Greek island hopping is a very simple thing to do via ferry from May onward. All of these locations, with the exception of Evia, have airports as well with inexpensive flights to and from the main land. If you are completely against driving in Greece you can still enjoy your stay and get around with buses and taxis, but you lose the option to stop for the best photo ops and views along the way. There are hundreds of Greek islands to explore, I also advise you to spend some time exploring the Peloponnese region of the mainland. 

If you do in fact move forward with travel plans to this beautiful and rich country please let me know. The kids and I may be criss-crossing your path and we would love to show you around.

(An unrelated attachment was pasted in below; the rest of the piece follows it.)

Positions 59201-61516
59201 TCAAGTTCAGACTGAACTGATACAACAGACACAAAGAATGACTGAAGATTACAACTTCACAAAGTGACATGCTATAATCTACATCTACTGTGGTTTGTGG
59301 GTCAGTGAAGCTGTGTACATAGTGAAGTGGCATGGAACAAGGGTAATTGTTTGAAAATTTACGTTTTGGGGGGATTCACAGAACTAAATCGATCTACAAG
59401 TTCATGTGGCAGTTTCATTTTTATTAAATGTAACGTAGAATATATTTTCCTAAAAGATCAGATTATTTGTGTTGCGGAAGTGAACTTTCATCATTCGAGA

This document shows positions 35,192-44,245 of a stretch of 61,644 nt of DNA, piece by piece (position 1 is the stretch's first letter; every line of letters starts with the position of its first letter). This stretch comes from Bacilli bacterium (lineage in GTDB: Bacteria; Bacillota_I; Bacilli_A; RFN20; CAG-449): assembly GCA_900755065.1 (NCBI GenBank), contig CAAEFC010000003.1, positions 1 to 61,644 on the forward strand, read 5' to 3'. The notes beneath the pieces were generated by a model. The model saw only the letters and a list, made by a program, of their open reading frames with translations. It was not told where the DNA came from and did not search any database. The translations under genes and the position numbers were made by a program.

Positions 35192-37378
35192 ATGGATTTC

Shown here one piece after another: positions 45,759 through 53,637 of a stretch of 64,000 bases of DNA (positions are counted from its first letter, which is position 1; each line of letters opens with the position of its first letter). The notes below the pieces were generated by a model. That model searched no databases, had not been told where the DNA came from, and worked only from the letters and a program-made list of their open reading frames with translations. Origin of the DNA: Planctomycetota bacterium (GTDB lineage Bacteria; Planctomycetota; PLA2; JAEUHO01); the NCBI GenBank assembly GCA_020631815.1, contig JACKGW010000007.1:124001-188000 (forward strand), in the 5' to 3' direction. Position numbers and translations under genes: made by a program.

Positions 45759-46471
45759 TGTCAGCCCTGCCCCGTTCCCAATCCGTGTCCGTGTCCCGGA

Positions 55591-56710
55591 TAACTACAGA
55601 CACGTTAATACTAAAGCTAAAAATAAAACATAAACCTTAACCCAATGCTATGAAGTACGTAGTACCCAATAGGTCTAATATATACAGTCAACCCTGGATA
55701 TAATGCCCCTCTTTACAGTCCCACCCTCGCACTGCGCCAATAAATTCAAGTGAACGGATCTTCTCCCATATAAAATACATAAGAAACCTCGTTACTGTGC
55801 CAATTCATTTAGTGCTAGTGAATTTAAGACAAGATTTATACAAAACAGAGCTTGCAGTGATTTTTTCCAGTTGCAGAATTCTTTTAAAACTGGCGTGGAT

3 thoughts on “Postcard Destinations of Greece”

  1. You went Mykonos and didn’t go to visit the archaeological ruins on Delos? It’s just a 35 minute boat trip out of Mykonos old harbour, and a guided tour there is eye-opening. My wife and I went back in 2015, and highly recommend it. In our opinion, it’s a “must do and see” while on Mykonos.

      1. Ahh, that’s good then. I agree that Mykonos itself is very westernised, the same as much of Santorini is. For us as first timers and Mykonos being the first island we went to on our 2015 adventure, as I look back now I feel it was a good way to start. Rather than jumping straight in to the fully authentic Greek island experience, Mykonos gave us a more gentle cross over and eased us into the Greek way of life. Would we go back? Maybe, but only to compare it now that we’ve been elsewhere and experienced the truer Greek island lifestyle of the smaller less ell-travelled islands. Thank you for your story, and your time. 🙂